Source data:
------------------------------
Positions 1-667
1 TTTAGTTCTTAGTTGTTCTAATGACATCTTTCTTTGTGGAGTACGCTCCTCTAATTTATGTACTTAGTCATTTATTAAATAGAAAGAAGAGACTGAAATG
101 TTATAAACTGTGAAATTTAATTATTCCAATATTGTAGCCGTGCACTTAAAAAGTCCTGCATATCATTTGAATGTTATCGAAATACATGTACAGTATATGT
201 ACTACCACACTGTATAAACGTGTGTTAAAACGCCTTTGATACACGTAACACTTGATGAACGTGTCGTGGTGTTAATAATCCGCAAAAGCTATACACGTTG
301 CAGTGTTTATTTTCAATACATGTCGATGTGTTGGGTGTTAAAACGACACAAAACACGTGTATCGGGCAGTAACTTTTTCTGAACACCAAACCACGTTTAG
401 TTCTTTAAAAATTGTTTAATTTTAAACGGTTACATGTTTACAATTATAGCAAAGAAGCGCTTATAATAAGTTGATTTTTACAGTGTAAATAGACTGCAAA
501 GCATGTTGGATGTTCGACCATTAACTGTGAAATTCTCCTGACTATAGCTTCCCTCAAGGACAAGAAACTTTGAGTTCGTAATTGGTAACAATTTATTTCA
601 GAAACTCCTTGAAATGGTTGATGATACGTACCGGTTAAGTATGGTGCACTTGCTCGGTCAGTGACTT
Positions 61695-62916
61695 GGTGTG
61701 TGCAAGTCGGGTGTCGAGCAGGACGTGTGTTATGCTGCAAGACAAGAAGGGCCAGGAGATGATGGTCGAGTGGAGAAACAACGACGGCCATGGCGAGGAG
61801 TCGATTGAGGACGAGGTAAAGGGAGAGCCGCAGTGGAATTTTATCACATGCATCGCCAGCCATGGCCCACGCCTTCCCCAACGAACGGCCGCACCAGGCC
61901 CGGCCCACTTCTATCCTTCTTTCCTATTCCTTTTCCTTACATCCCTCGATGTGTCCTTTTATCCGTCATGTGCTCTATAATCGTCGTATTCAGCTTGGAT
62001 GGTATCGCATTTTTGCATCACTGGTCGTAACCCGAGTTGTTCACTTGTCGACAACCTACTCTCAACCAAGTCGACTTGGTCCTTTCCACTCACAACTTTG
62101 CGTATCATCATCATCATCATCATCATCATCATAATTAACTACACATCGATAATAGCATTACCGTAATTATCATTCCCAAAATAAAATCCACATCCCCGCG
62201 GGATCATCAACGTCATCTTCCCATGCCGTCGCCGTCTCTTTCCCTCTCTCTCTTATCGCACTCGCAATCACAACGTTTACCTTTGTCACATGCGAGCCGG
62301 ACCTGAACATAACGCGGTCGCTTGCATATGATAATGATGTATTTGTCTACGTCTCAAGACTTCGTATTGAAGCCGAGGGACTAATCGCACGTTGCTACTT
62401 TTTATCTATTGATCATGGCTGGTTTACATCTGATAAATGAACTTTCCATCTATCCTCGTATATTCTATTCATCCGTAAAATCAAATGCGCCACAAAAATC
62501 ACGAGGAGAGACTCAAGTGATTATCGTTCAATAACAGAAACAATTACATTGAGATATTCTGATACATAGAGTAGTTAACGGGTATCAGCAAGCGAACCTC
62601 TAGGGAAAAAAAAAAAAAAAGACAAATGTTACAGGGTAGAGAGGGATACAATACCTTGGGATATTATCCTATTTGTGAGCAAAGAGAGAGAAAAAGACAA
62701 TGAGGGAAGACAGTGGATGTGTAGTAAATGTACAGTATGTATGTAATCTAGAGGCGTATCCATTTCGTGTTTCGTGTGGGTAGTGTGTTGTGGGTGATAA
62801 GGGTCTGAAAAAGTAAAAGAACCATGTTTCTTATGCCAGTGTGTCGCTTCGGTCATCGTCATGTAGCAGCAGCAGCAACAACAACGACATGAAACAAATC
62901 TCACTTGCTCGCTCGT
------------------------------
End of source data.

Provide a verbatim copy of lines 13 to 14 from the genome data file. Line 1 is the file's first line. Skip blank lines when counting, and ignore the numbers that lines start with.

61901 CGGCCCACTTCTATCCTTCTTTCCTATTCCTTTTCCTTACATCCCTCGATGTGTCCTTTTATCCGTCATGTGCTCTATAATCGTCGTATTCAGCTTGGAT
62001 GGTATCGCATTTTTGCATCACTGGTCGTAACCCGAGTTGTTCACTTGTCGACAACCTACTCTCAACCAAGTCGACTTGGTCCTTTCCACTCACAACTTTG